The Thai government has decided to tighten the country’s lockdown starting on Monday following a sharp spike in the number of coronavirus cases.
In the Royal Gazette released on Sunday, Prime Minister Prayut Chan-o-cha announced that the new restrictions will be applied to 28 red-zone provinces, including Bangkok.
The use of buildings at schools and educational institutions in these areas was banned to conduct any activities which are likely to draw crowds, except for online learning, charities, and public services with permission from provincial governors.
Thai authorities have asked residents in the red zone to avoid travel outside the province, unless absolutely necessary. Police will be deployed to inspect vehicles that leave and enter the red-zone provinces.
To reduce the risk of transmission at offices, the business sector is required to set working hours arrangements for employees or encourage employees to work from home.
Meanwhile, all shopping centers, malls, department stores, exhibition centers, conference rooms, and super markets will remain open under new guidelines set by the COVID-19 Task Force.
Also, high-risk activities, such as meetings, seminars, and banquets, are prohibited in all red-zone provinces.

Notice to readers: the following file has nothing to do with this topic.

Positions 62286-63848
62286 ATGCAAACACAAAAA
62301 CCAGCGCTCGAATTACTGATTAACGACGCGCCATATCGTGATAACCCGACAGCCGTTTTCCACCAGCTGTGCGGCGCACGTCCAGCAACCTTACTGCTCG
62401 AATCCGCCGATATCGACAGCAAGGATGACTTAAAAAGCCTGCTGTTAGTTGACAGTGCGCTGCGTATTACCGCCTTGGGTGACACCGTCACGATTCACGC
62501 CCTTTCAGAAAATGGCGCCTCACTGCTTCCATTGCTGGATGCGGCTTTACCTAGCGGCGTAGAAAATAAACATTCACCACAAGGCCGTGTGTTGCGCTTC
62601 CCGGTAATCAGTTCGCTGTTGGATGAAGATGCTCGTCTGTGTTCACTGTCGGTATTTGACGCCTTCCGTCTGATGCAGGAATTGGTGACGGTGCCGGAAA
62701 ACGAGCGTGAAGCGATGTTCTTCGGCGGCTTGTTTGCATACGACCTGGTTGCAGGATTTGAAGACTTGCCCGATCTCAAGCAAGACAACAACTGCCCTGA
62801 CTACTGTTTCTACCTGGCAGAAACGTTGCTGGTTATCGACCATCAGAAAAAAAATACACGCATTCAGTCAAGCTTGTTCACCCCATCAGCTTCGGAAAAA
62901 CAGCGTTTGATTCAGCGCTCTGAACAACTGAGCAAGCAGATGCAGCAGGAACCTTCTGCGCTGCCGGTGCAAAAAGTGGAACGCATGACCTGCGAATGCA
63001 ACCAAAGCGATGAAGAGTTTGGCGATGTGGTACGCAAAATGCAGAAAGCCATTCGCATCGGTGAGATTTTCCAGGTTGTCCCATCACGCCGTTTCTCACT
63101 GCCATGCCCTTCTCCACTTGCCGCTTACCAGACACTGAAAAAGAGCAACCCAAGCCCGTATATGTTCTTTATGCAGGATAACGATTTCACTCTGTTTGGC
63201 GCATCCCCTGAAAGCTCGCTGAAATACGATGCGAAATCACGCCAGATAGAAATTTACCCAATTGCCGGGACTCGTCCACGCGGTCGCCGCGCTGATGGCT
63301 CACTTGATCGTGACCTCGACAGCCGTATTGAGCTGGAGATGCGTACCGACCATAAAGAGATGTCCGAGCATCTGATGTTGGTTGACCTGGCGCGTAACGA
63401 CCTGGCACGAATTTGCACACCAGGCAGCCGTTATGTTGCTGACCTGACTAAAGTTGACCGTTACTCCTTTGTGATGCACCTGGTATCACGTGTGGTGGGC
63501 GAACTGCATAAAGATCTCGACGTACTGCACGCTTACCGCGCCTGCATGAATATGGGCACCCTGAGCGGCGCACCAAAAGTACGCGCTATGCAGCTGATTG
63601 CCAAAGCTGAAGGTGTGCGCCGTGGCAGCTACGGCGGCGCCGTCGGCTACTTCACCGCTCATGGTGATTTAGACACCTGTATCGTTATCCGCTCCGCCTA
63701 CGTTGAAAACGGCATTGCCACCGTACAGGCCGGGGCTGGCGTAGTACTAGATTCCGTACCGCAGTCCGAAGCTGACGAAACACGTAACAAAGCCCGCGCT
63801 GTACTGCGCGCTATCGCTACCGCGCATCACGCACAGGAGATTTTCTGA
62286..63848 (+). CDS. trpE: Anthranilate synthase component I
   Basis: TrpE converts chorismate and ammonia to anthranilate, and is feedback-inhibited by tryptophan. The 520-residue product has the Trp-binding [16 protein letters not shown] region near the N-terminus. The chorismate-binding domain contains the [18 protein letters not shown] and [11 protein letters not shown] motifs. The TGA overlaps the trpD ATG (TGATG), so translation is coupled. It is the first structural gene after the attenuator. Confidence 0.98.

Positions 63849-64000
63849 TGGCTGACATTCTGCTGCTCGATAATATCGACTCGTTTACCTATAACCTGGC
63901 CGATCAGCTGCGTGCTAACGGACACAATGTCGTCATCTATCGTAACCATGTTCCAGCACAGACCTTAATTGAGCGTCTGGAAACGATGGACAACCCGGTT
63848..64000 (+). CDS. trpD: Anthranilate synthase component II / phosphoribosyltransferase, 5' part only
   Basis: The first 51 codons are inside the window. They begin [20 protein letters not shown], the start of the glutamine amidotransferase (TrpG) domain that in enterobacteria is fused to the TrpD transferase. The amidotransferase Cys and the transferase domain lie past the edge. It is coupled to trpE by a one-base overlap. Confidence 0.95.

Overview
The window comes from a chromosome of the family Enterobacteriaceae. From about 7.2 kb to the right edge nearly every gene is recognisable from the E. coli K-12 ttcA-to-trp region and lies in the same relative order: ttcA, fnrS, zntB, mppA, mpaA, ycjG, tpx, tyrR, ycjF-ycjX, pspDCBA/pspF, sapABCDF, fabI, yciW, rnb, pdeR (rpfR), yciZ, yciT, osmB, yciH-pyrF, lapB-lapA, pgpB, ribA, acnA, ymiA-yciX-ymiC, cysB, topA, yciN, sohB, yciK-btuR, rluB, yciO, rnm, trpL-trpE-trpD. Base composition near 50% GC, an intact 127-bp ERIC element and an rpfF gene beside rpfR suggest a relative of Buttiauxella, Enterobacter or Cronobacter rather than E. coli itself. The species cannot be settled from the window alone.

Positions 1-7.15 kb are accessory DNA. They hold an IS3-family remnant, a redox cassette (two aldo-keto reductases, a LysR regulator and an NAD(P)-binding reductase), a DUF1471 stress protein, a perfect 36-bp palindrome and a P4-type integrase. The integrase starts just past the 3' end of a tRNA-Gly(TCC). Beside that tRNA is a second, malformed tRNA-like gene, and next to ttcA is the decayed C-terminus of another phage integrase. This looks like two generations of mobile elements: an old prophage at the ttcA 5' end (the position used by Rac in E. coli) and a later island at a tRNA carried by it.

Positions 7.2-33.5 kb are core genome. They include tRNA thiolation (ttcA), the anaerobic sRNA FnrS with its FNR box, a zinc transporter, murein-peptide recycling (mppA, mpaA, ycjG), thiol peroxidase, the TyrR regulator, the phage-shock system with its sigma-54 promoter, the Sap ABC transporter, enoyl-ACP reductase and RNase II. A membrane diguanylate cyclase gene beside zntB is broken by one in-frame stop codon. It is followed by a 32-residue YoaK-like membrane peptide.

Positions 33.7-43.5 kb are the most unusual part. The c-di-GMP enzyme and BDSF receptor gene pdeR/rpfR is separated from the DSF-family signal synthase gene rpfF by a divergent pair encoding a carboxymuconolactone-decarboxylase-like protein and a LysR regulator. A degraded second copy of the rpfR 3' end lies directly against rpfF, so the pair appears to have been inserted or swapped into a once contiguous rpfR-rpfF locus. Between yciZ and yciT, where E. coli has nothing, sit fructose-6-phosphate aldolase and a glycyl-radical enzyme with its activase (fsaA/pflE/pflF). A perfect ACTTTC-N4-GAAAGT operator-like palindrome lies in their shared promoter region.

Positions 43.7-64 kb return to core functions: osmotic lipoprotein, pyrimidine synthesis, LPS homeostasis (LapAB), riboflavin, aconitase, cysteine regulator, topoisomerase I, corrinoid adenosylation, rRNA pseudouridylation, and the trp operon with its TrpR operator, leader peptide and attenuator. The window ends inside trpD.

Thailand on Monday recorded 745 new coronavirus cases, with 709 of them local transmissions, bringing the total to 8,439.
This has marked the country’s daily record since the first COVID-19 case was reported in February last year.
Bangkok to ban dine-in services
The Bangkok provincial government will prohibit all restaurants from offering a dine-in service to customers at certain hours starting from Jan. 5.
The prime minister on Monday afternoon said he has repealed the Bangkok City Hall’s order to ban dine-in restaurants from 7 p.m. to 6 a.m. He announced that dine-in services will be banned from 9 p.m. to 6 a.m. instead.
Customers can still eat at restaurants outside these hours, but sales and consumption of alcohol inside the restaurant will be prohibited.
In an open letter to the prime minister, President of Thai Restaurant Association Thaniwan Kulamongkol warned that banning costumers from eating at restaurants will cost the industry around 100 billion baht ($3.3 billion).
“We feel upset about what happened, since the COVID-19 outbreak is caused by gambling dens and entertainment venues, not restaurants that strictly comply with public health standards,” said Thaniwan.
* Writing by Maria Elisa Hospita from Anadolu Agency’s Indonesian-language service in Jakarta.
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